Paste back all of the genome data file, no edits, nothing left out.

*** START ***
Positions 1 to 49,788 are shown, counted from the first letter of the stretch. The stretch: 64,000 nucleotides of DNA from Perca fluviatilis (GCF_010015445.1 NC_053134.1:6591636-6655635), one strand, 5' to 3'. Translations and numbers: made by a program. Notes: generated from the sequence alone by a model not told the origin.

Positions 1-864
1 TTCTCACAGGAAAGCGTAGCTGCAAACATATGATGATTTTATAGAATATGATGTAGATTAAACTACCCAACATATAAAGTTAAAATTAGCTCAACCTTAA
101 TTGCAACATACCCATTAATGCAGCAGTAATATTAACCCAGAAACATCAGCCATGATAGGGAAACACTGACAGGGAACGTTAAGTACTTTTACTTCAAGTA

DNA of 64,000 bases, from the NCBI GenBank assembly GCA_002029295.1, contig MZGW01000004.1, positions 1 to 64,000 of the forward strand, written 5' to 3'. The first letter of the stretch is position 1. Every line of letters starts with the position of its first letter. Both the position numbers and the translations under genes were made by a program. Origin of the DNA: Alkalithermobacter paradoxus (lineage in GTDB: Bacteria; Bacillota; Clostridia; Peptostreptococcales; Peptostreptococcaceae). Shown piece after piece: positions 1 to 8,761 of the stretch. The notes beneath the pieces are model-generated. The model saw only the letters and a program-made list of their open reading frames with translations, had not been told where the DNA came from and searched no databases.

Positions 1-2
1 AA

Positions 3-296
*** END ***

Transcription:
Positions 1 to 49,788 are shown, counted from the first letter of the stretch. The stretch: 64,000 nucleotides of DNA from Perca fluviatilis (GCF_010015445.1 NC_053134.1:6591636-6655635), one strand, 5' to 3'. Translations and numbers: made by a program. Notes: generated from the sequence alone by a model not told the origin.

Positions 1-864
1 TTCTCACAGGAAAGCGTAGCTGCAAACATATGATGATTTTATAGAATATGATGTAGATTAAACTACCCAACATATAAAGTTAAAATTAGCTCAACCTTAA
101 TTGCAACATACCCATTAATGCAGCAGTAATATTAACCCAGAAACATCAGCCATGATAGGGAAACACTGACAGGGAACGTTAAGTACTTTTACTTCAAGTA

DNA of 64,000 bases, from the NCBI GenBank assembly GCA_002029295.1, contig MZGW01000004.1, positions 1 to 64,000 of the forward strand, written 5' to 3'. The first letter of the stretch is position 1. Every line of letters starts with the position of its first letter. Both the position numbers and the translations under genes were made by a program. Origin of the DNA: Alkalithermobacter paradoxus (lineage in GTDB: Bacteria; Bacillota; Clostridia; Peptostreptococcales; Peptostreptococcaceae). Shown piece after piece: positions 1 to 8,761 of the stretch. The notes beneath the pieces are model-generated. The model saw only the letters and a program-made list of their open reading frames with translations, had not been told where the DNA came from and searched no databases.

Positions 1-2
1 AA

Positions 3-296